By Sara Sommers, a student at Union Presbyterian Seminary.
In his optimistic book, The Digital Cathedral, Lutheran pastor Keith Anderson purposes an analogy that characterizes the cathedral, in its most dynamic sense, as a wider field of faith formation. Cathedral is more than buttressed building and storied glass windows. It is bustling with life, art and music, with pedestrians and prams, the laboring and the lamenting, bakers and neighbors, the pious and the practical all implicating various aspects of the Christian expression of daily life. We, modern inhabitants of the digital age, are likewise privy to this same robust experience of “situational sacred space” when we embrace the networked, relational and incarnational aspects of ministry, “placing ourselves outside of our church buildings or ministry offices, both digitally or physically.” For anyone feeling forlorn about the church’s future, Anderson counters with examples, anecdotes, uplifting quotes and advice that assail a new kind of faith community where church takes to the streets, the air waves, smart phones and “third places,” demonstrating God’s proactive love.
While not a frequent cathedral visitor, I fully grasp Anderson’s portrayal of cathedral as both substantive and situational sacred space, as emblematic of a new view on church. In his Introduction, he and his wife visit St. Patrick’s Cathedral in New York. Under renovation, the cathedral is “nearly unrecognizable,” its frame hidden by scaffolding. Marked too by the standard signature of modern identity, placards advertising St. Pat’s Facebook page and Twitter tweets, the cathedral reflects an “apt symbol for the book” as it literally captures the church’s current need to remake itself, tipping a hat to modern technology even as it sustains its earliest bones. Later in the book, Anderson writes, “A cathedral is an immersive experience of faith formation, with the images, architecture, people, music and ritual all serving to form those who enter that space.” With the advent of modern technologies, this “space” is no longer only a locale but also a digital possibility happening “everywhere and at all times.” The previous linear model of hierarchy is now a webbed network of relational encounters and connections. We shift our “focus from what or who is contained in each box, to the spaces in between those boxes, and to the connections and relationships that transcend and transgress the boundaries we draw.” Anderson advocates, “if we want to speak and lead in ways that are culturally resonate, we must engage and relate, as life does, in networks – and at the outset of the twenty-first century, that means digital social media as well.”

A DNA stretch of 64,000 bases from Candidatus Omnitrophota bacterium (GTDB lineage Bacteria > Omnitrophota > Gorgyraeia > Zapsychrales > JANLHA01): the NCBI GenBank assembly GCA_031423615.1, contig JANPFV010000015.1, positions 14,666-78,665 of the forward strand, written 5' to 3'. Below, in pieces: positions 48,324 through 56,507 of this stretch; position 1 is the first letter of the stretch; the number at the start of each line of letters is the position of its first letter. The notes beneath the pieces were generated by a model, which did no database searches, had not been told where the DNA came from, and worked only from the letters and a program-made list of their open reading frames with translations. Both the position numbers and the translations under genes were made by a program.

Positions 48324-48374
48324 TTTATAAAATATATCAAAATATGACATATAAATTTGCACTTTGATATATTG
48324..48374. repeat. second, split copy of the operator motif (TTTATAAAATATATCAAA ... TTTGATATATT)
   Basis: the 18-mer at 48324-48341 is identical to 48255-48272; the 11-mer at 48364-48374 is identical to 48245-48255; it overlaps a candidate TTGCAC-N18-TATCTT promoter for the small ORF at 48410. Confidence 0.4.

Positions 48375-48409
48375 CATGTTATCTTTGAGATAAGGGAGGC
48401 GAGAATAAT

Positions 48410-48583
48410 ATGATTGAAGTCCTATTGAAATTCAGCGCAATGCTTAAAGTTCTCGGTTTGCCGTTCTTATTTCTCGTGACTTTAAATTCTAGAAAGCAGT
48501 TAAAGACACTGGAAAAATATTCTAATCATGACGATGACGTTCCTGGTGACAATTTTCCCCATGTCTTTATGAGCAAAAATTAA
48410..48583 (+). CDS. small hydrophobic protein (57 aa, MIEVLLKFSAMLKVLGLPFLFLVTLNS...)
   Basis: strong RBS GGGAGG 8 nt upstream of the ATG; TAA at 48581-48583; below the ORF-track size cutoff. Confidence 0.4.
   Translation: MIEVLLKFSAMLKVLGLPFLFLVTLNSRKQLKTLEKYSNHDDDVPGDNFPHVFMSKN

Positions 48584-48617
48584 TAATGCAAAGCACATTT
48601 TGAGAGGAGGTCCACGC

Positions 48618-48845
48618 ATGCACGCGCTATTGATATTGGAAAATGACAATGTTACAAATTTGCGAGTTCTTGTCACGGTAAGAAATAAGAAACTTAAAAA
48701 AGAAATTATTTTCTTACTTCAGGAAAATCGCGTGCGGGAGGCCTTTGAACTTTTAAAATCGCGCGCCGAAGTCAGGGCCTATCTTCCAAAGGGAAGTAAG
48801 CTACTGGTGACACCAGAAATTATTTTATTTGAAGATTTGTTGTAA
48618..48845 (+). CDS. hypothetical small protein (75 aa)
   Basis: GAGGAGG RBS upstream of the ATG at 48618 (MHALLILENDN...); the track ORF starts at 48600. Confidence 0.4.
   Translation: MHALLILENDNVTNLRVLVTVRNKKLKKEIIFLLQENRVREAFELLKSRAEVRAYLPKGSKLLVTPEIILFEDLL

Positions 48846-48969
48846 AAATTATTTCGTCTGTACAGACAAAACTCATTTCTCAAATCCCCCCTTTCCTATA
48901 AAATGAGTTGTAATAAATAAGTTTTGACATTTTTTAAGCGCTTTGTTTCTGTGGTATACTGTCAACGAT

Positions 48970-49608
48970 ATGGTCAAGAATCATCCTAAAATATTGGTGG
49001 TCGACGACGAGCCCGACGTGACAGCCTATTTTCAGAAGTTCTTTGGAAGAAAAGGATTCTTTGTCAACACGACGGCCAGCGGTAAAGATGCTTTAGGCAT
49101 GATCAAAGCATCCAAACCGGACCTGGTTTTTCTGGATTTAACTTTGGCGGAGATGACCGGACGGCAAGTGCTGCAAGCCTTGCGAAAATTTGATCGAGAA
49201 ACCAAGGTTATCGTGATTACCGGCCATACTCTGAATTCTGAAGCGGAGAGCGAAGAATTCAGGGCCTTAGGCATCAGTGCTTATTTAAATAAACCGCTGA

Offering example after example, Anderson promotes a vision of the church unbound and spontaneous, yet relational and most importantly, incarnational. From “Ashes to Go” (a novel administering of Lenten forehead dust at the commuter rail station of Ambler), to Laura Everett’s Bike Lane Boston trailblazing interfaith ministry (a personal favorite as I bicycled Boston’s harried intersections while in graduate school and appreciate Everett’s courage as well as faithful enterprise), to Pope Francis’ selfie sensation, to teenagers instagramming their Appalachian Service experience, Anderson cheers us on with proof that the love of God should be no stranger to social media nor limited to the pew. Yet, for all of Anderson’s worthwhile anecdotes and advice, I have a few points of contention.
As a cusper, that generational terrain between boomer and millennial, I find myself caught in a transitional snarl. It can be exhausting to field both yesterday’s “membership duties” and today’s virtual responsibilities. Many of us in our late 40s and 50s are holding committee positions, physically attending church meetings, baking casseroles and manning church yard sales while also digitally managing our other social networks. I think this is why I often want to go to church, get a word, and get out before I get networked! If I endorse Anderson’s digital cathedral, I must also encourage digital and personal limit setting. (His Digital Rules are useful.) Meanwhile, I also bear a soft spot for our eldest members whose steadfast value may be lost behind the advocating for “new and different.” If we as “church” are going to invest in new technologies, let’s educate our elders on usage practices so as not to intimidate or inadvertently uninvite them to the cathedral. The Seminary, too, may find offering courses in video editing, podcasting (I did recently take Jay McNeal’s podcasting class), and website maintenance, for example, equally as relevant for future church leaders as ancient biblical languages.
Additionally, Anderson’s overt endorsement of new technologies as a means for securing future generations naïvely avoids naming damaging aspects of social media. He writes, “If we want to meet the needs of our current congregations and to continue to share the Gospel with younger generations, we must understand networks and the new technologies that fuel them.” I agree, but would advise that social media networks can also produce feelings of inadequacy, anxiety, jealousy, pressure and loneliness. The sweeping positives Anderson portends must be held in check with some of the negatives. Anderson’s poetic Digital Cathedral has my endorsement as it crafts a church creative and relevant, but I enter the virtual vaulted walls with a detectable cautionary optimism.